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When it comes to artificial intelligence risks, it's better to ask more than just the EU

In its "White Paper on Artificial Intelligence," the European Union outlines how it intends to prevent risky use of the technology. This raises fundamental questions.
E-3 Magazine
May 29, 2020
[ 156640304, esfera]
This text has been automatically translated from German to English.

Artificial intelligence (AI) is revolutionizing the economy and society. The USA is leading the way, while China is rapidly catching up - and is investing a good 150 billion US dollars by 2030. Europe must therefore be careful not to fall behind.

The announcement that the EU now intends to invest 20 billion euros per year in this future technology should be understood in this sense. This is stated in its "White Paper on Artificial Intelligence", which the EU Commission recently published. The sum is to be raised jointly by the EU, member states and companies - it remains to be seen how.

In addition to financing, the AI White Paper also deals with a number of other fundamental issues, such as the risk of using AI. The EU only makes vague comments on this aspect - and is thus virtually calling for further consideration of risk minimization, which should include the prerequisites for a sensible AI application as well as starting points for companies.

The White Paper states: The necessary trust should be provided by AI legislation that corresponds to the risks but does not prevent innovation. The EU sees a high risk in the healthcare, transport, police and legal system sectors.

An AI solution is classified as critical if it is likely to have legal implications, endanger life, cause damage or injury. The EU paper cites medical technology, automated driving and decisions on social security benefits as examples of risky uses of AI.

The EU is now calling for strict regulations governing conformity testing, controls and sanctions to ensure that "AI systems with high risk are transparent, traceable and under human control". The Commission argues:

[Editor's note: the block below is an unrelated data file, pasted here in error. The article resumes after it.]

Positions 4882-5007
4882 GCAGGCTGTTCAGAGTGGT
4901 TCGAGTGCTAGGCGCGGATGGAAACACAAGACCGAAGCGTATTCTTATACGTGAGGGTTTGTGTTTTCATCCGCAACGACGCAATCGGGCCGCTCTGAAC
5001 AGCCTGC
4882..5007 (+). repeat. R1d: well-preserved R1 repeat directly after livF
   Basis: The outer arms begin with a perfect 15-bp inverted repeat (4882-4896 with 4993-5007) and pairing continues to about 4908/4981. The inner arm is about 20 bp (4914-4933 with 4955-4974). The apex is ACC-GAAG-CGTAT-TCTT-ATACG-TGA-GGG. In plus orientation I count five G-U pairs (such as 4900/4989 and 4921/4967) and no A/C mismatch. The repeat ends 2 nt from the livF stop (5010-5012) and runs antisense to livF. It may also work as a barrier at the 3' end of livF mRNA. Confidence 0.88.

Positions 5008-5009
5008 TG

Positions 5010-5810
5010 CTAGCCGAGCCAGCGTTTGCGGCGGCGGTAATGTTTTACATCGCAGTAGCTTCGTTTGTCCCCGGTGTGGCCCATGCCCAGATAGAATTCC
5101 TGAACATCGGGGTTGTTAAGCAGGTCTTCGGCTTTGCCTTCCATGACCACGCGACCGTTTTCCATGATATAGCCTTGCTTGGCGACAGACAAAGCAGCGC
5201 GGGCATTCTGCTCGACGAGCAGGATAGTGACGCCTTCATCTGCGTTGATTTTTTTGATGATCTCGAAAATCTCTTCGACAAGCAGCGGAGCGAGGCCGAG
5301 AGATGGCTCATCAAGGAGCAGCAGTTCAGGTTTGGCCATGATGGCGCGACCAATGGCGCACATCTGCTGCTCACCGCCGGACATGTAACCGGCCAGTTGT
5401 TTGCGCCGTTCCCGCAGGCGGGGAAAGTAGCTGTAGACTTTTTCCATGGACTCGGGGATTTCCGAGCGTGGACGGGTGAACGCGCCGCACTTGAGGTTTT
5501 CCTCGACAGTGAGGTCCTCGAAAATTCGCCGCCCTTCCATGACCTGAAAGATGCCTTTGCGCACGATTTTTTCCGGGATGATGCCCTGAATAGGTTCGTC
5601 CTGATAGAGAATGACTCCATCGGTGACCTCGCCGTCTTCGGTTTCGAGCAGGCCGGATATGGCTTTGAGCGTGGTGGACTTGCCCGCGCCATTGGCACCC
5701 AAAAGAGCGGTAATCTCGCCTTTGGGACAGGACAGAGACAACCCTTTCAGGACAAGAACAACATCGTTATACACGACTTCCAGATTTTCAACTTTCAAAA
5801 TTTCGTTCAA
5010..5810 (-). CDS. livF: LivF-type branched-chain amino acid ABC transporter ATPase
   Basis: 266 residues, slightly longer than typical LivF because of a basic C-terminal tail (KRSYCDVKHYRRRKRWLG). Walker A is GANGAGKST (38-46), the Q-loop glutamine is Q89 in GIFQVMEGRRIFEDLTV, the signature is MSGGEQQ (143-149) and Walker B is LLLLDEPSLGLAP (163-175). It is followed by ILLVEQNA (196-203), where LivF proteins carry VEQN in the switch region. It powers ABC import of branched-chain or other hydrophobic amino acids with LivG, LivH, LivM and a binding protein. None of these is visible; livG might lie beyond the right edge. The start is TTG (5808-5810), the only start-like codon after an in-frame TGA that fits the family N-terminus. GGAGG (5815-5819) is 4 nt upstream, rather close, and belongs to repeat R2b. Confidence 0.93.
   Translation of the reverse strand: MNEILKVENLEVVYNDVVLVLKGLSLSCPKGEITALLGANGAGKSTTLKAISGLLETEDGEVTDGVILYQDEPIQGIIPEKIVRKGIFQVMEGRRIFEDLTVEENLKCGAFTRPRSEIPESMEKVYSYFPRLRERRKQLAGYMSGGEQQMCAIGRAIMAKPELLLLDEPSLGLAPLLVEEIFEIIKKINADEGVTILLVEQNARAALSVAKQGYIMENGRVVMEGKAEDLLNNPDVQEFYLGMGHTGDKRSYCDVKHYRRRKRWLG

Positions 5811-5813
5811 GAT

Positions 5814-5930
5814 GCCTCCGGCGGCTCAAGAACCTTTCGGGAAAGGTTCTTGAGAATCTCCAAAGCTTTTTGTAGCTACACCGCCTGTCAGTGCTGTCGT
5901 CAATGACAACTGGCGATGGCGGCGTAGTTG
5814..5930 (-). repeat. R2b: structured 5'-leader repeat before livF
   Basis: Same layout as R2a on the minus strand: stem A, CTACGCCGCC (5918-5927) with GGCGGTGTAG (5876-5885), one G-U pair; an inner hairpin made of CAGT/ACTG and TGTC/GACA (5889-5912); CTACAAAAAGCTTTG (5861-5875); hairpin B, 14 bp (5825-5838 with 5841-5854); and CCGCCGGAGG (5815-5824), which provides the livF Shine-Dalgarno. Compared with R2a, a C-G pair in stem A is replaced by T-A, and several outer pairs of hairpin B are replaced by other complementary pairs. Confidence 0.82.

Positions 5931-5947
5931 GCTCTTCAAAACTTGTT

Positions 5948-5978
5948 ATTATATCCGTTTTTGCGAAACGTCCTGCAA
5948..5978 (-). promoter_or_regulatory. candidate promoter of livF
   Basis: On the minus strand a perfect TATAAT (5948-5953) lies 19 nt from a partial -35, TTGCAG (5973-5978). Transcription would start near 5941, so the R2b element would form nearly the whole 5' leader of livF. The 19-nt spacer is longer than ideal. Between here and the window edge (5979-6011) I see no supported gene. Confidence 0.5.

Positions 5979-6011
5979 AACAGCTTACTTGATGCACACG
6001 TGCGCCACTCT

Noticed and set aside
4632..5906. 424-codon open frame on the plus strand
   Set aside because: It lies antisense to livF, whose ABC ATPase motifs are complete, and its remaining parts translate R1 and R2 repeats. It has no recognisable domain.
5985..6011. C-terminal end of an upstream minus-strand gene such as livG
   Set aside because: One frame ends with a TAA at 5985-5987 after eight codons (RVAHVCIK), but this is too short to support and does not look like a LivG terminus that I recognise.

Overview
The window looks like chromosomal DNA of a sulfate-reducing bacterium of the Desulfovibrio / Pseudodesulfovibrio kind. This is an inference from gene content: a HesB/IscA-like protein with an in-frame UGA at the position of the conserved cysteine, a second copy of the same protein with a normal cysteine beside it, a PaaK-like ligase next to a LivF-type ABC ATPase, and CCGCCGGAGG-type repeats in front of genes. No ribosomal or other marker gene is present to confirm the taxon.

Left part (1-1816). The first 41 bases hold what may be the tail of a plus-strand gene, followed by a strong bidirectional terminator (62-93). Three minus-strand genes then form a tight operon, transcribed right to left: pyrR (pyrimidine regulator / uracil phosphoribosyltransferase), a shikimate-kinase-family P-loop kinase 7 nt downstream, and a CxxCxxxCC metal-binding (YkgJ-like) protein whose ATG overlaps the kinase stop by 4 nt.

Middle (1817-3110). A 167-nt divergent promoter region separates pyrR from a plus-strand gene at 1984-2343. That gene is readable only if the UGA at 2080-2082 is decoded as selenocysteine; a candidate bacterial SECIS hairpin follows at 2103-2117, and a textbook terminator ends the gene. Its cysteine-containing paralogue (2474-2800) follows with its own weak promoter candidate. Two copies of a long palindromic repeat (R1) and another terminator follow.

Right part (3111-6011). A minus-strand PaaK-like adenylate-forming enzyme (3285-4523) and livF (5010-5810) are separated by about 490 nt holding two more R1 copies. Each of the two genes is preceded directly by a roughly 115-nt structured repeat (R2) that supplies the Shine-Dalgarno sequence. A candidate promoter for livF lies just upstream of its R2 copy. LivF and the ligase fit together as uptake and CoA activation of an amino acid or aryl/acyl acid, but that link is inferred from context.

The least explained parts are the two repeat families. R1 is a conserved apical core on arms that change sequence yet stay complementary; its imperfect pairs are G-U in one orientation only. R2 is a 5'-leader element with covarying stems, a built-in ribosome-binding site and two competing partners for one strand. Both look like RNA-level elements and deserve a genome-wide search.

"Authorities must be able to check AI systems in the same way as cosmetics, cars and toys." Other AI applications could be labeled voluntarily. Thinking further, the regulations mean for the healthcare sector, for example: Only expert systems may be used.

They make decisions according to defined rules. They work transparently, but do not recognize patterns in X-ray images and do not learn. The situation is different with AI applications for machine learning that use neural networks.

A neuron is modeled as a function, including input, parameters and output. Photos, texts, numbers, videos or audio files are used as data input. These train the model to independently recognize patterns, deliver better results and ultimately evaluate unknown data.

Comprehensible certification is the key to creating the necessary trust in AI systems. It should not be the sole task of politicians to define the criteria for certification.

Business and research are also in demand. The EU has provided the template for this with its AI White Paper. Everyone involved should also think about what happens if the intended use changes.

Companies have a duty to establish a suitable data infrastructure and expert knowledge for the sensible use of AI. Those who fail to do so will lose out significantly on their ability to innovate. This is the AI risk that companies themselves are responsible for - and can shape.

E-3 Magazine

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